Gerry Faust was entering the final year of his contract as the 1985 Notre Dame football team gathered to begin the season. The embattled head coach came to South Bend in 1981 after being the winningest head coach in Ohio high school football history.
Faust’s enthusiasm, his devout Catholicism and his record of winning seemed to make him a dream choice for Notre Dame. But the first four years hadn’t gone well—no major bowl appearances—and 1985 was his last chance to make it work.
There was talent on hand—Faust’s virtues had always made him an effective recruiter. The defense was anchored by senior tackle Eric Dorsey, who would become a first-round draft pick of the New York Giants, where the coaching duo of head coach Bill Parcells and defensive coordinator Bill Belichick, were putting together a unit on the cusp of winning the Super Bowl.
The linebacking corps was steady, if unspectacular and led by Tony Furjanic, the leading tackler and including talented sophomore Cedric Figaro. Both would be late-round NFL draft picks themselves.
Offensively, the 1985 Notre Dame football team was built around running back Allan Pinkett. He was coming off two consecutive 1,000-yard seasons and his senior year of 1985 would be the third straight.
The quarterback was Steve Beurlein. While Beurlein would have some good days ahead of him—notably stepping in for an injured Troy Aikman and leading the Dallas Cowboys to their first playoff berth under Jimmy Johnson in 1991, Beurlein’s 1985 college season was marred by 18 interceptions. Tim Brown was a sophomore receiver who would win the Heisman Trophy in two years, but at this stage Brown was still mostly a kick returner.
Notre Dame traveled to Ann Arbor for the traditional season-opener with Michigan. The Wolverines were coming off one of their worst seasons under Bo Schembecler when they went 6-5. Consequently, Michigan was unranked while Notre Dame sat at #14 in the polls.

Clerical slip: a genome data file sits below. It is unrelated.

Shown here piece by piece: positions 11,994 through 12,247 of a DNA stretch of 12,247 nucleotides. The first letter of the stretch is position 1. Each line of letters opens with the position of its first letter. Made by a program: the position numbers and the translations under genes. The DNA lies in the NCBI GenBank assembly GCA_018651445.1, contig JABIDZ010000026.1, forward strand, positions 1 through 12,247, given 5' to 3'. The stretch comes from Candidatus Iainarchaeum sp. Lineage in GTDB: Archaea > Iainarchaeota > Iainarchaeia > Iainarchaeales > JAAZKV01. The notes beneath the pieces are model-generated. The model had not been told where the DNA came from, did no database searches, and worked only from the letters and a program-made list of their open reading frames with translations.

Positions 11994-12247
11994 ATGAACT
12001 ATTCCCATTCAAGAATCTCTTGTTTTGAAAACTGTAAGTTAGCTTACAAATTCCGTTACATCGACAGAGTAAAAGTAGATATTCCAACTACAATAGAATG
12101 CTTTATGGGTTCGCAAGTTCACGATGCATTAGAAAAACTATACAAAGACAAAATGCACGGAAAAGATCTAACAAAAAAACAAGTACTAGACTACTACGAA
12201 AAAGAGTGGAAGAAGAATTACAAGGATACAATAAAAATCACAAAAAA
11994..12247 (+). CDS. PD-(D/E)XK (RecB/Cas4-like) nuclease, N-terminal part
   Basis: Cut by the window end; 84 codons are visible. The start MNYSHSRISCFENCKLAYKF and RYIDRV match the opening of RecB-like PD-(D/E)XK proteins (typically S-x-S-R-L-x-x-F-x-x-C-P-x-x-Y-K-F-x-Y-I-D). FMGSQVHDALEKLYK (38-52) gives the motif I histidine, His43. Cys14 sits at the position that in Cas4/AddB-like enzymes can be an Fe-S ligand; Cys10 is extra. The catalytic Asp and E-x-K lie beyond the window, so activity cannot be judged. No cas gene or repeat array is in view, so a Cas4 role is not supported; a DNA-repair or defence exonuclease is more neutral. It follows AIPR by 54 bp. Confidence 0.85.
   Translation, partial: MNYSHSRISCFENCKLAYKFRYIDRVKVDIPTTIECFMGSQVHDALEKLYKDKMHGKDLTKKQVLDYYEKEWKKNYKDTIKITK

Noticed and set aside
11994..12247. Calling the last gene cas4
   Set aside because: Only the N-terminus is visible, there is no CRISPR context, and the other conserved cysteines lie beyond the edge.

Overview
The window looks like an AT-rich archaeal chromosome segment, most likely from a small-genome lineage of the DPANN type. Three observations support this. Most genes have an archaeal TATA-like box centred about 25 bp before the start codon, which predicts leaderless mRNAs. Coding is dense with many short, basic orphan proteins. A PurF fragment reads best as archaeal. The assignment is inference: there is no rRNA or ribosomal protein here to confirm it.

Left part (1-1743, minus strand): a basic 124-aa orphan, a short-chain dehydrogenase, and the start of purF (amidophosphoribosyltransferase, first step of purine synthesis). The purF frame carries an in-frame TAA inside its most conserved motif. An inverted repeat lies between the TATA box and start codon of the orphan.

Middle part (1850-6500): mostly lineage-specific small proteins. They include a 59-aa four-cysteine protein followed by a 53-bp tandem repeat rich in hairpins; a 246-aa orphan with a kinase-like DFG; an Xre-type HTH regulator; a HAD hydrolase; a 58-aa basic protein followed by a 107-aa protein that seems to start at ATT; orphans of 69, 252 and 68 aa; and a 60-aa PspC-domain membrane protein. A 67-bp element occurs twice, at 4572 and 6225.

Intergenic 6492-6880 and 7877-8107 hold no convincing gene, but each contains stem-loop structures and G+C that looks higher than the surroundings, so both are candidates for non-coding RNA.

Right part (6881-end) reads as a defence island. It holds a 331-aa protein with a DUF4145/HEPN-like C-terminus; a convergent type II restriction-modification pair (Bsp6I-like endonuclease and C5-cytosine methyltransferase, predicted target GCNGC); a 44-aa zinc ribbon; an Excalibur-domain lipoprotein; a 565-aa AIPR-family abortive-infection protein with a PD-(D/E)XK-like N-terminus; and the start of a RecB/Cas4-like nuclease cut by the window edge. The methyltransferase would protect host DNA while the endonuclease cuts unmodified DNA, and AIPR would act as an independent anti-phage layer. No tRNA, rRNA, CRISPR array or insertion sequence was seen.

But the Wolverines won 20-12, setting the stage for a year when they would finish #2 in the nation, losing only an epic battle with Iowa. Notre Dame fell out of the rankings and Faust’s last chance was off to a tough start.
Faust got the team back on track with a win over Michigan State, but then lost consecutive road games to Purdue and Air Force. At 1-3, the wolves were howling at the door, but to the credit of both the team and the coach they didn’t mail it in.
Notre Dame beat 19th-ranked Army, and then smashed USC at home 37-3. The Trojans were going through what the Irish were at this point in their program’s history—a struggle to get past mediocrity and reclaim former glory. Faust would finish his tenure in South Bend with a winning record against USC.
Consecutive wins over Navy and Ole Miss by a combined score of 78-31 got Notre Dame to 5-3, and with the meat of their November schedule ahead, there was still an opportunity to make something of the season and perhaps even rescue their coach’s job. Notre Dame would travel to top-ranked Penn State, host LSU and then visit Miami, also ranked in the top five and chasing a national title.